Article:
Figure 2. Illustration. Crossover movement in a DCD interchange. The graphic shows a crossover movement in a double crossover diamond (DCD) interchange with colored arrows indicating the direction of travel and colored circles indicating the location of signal-controlled crossovers and signal-controlled off-ramps. The signals are located at the intersection where the through movements cross over. The ramp signals are placed where the ramp traffic meets the through traffic on the crossroad.

Figure 2. Illustration. Crossover movement in a DCD interchange.

Geometric Design

The primary elements of a DCD interchange design are as follows:

  • Left-turn and through movements are relocated to the opposite side of the road on the bridge structure. Turning radii used at the crossover junction are typically in the 150- to 300-ft range.
  • Median width is increased to allow for the flaring required for reverse curves on the interchange approaches.
  • The skew angle between the intersecting directions is closer to perpendicular when possible.
  • Median openings are placed upstream of the interchange to allow U-turn movements on the arterial roadway.
  • Pedestrian crossings are accommodated by installing crosswalks and signalization at the junctions or nodes of the interchange (see figure 3). The two-phase signal control possible in a DCD is more efficient for pedestrians, but it requires them to cross the junction in two stages with the central island serving as a refuge between signal phases. Additionally, pedestrians could have the option to walk in the median of the DCD interchange (implemented for the DCD interchange at the junction of I-44 and Route 13 in Springfield, MO).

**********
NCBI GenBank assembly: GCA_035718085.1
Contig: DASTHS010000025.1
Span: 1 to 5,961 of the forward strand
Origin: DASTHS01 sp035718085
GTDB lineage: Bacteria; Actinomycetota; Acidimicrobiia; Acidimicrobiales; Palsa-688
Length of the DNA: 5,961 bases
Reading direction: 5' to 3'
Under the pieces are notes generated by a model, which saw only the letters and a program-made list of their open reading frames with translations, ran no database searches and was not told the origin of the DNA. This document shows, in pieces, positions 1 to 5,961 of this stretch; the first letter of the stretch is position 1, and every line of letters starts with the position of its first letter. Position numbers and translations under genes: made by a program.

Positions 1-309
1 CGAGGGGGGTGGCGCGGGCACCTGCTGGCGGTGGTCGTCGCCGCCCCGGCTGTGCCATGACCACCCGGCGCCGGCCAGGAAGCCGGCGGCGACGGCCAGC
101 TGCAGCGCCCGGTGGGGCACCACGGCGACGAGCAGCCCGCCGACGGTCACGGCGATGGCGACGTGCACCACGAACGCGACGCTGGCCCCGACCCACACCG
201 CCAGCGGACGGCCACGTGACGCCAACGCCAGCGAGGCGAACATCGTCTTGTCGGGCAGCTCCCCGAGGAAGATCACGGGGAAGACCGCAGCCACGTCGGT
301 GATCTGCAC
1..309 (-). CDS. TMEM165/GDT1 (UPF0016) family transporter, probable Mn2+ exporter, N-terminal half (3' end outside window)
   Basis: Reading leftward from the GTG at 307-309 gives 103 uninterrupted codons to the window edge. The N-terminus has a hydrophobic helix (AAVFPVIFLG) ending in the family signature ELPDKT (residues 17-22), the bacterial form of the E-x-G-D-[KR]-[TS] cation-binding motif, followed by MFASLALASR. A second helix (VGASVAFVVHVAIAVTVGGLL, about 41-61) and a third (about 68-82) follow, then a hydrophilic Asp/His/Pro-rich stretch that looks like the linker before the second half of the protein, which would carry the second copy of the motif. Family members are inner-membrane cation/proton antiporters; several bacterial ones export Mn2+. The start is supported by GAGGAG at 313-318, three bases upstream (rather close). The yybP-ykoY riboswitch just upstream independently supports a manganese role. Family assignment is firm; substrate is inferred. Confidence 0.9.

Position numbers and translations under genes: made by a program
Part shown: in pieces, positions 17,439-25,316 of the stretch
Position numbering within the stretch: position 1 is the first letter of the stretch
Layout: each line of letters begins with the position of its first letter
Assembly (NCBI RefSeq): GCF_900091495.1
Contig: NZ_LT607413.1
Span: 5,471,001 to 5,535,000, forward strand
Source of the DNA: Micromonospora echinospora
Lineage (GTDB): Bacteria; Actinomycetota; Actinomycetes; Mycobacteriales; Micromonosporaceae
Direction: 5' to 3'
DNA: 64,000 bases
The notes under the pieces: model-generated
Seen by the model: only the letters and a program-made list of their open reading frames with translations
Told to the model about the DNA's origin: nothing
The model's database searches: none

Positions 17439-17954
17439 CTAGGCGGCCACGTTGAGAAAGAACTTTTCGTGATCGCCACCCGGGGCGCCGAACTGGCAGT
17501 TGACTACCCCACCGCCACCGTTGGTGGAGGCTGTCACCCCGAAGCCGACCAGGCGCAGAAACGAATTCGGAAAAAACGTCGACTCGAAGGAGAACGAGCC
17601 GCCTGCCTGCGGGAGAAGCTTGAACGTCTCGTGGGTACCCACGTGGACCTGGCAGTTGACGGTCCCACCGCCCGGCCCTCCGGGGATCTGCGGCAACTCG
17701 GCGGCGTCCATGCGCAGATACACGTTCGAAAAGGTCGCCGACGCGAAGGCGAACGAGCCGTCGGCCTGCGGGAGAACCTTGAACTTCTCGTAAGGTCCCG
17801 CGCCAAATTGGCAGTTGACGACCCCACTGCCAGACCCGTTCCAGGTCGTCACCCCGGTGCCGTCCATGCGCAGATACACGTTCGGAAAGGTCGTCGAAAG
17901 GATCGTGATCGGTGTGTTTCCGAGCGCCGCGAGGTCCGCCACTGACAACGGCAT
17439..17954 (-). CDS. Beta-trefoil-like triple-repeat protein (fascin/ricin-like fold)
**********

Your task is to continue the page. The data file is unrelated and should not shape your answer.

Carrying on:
Figure 3. Illustration. Typical DCD interchange movements. The graphic shows the typical double crossover diamond (DCD) interchange movements using arrows. The red arrows represent the path that pedestrians take. The figure also shows where the side streets and freeway ramps are located. Pedestrians can cross at the two ramp terminals on either side of the highway.

Figure 3. Illustration. Typical DCD interchange movements.

Traffic Signal Control

A DCD interchange typically has two signalized junctions or nodes at the points of left-turn crossovers. The signals operate with just two phases, with each phase dedicated to the alternative opposing movements. The two-phase operation of a DCD interchange allows for shorter cycle lengths and reduced lost time per cycle compared to the three- or four-phase operation at conventional diamond interchanges. Signals on a DCD interchange may be fully actuated to minimize delay, and both signalized junctions can be operated using either one or two controllers.

Operational Performance

The traffic simulation software VISSIM was used to compare the operational performance of DCD interchanges to conventional diamond interchanges. Two DCD interchange designs and two conventional diamond interchange designs were simulated under high and low traffic volumes.

At the higher traffic volume simulations, the DCD interchange demonstrated overall better performance. It had less delays, fewer stops, reduced stop times, and shorter queue lengths compared to the conventional design. Delays were reduced by 15 to 60 percent, and throughput was increased by 10 to 30 percent. However, at lower volumes, the performance of the DCD interchange and conventional diamond interchanges were similar.

The simulation showed that service volumes of left-turn movements (650 vehicles per hour per lane (veh/h/lane)) could be twice that of the corresponding left-turn service volumes of a conventional diamond. An advantage of the DCD interchange over the conventional diamond is that exclusive left-turn lanes are not necessary for the DCD interchange.